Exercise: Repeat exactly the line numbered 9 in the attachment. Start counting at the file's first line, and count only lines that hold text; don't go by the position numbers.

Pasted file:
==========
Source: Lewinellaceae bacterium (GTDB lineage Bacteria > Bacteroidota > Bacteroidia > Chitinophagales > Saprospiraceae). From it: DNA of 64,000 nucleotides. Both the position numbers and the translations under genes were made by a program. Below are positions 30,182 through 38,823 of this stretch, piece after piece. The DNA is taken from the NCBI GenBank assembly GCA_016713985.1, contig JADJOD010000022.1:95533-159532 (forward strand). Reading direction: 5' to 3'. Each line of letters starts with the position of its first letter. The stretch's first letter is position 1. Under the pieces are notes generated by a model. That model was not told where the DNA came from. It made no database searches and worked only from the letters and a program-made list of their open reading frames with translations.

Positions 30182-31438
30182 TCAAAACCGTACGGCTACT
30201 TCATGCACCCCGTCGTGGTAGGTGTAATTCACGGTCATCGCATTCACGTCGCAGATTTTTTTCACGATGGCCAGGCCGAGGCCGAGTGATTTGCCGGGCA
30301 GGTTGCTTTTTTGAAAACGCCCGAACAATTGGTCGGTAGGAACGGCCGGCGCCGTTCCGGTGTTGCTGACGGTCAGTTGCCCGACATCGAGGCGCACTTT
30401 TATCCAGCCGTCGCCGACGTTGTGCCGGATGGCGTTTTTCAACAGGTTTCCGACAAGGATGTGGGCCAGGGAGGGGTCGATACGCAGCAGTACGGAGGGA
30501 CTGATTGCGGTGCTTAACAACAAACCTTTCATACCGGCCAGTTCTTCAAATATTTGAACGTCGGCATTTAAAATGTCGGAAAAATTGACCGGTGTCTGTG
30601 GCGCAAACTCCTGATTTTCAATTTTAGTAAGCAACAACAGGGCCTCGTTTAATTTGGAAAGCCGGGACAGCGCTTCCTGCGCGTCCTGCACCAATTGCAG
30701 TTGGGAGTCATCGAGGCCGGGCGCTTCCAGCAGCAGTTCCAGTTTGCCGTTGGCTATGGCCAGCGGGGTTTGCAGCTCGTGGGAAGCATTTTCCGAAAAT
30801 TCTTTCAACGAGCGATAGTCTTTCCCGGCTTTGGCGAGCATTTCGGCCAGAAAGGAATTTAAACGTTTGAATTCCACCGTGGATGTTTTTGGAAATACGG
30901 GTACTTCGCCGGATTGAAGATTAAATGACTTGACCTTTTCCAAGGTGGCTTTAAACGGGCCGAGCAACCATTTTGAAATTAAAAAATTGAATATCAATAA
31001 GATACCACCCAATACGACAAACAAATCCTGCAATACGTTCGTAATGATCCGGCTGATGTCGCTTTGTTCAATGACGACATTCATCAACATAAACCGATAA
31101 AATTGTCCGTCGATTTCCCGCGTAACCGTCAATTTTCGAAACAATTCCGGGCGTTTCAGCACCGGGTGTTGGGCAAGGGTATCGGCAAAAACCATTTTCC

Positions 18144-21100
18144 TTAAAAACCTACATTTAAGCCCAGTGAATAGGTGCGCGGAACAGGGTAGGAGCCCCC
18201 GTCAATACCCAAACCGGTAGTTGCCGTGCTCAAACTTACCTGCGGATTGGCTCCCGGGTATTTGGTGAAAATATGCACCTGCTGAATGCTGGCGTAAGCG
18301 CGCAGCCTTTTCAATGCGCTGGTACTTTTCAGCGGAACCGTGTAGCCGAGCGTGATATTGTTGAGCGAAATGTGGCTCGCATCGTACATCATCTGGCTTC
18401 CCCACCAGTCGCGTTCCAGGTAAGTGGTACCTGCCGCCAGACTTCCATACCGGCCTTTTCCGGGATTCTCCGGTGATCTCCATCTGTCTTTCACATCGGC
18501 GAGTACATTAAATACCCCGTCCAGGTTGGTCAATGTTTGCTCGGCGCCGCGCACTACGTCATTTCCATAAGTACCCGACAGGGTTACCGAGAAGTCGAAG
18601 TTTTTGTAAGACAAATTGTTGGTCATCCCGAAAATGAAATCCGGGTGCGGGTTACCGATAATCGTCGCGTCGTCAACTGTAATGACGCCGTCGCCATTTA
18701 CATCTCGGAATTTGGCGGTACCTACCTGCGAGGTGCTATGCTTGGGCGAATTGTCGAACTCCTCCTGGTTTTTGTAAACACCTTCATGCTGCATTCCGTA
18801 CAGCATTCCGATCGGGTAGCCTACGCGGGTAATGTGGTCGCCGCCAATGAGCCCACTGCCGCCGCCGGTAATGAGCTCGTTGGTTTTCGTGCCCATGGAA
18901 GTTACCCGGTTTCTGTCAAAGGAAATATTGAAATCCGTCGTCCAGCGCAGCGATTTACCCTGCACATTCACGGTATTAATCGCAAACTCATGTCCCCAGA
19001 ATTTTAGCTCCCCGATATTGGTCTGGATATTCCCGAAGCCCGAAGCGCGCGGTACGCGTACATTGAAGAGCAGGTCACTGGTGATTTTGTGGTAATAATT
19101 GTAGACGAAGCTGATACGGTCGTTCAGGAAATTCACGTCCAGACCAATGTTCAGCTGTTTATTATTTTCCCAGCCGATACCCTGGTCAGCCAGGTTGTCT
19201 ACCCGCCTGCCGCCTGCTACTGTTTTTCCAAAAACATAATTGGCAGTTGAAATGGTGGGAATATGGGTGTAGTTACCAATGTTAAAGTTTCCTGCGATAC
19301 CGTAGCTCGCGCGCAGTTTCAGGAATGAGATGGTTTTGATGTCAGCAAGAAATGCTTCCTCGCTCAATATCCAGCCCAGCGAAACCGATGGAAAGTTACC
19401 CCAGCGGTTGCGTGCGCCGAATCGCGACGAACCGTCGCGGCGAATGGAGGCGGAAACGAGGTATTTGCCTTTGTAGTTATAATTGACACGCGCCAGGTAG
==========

30701 TTGGGAGTCATCGAGGCCGGGCGCTTCCAGCAGCAGTTCCAGTTTGCCGTTGGCTATGGCCAGCGGGGTTTGCAGCTCGTGGGAAGCATTTTCCGAAAAT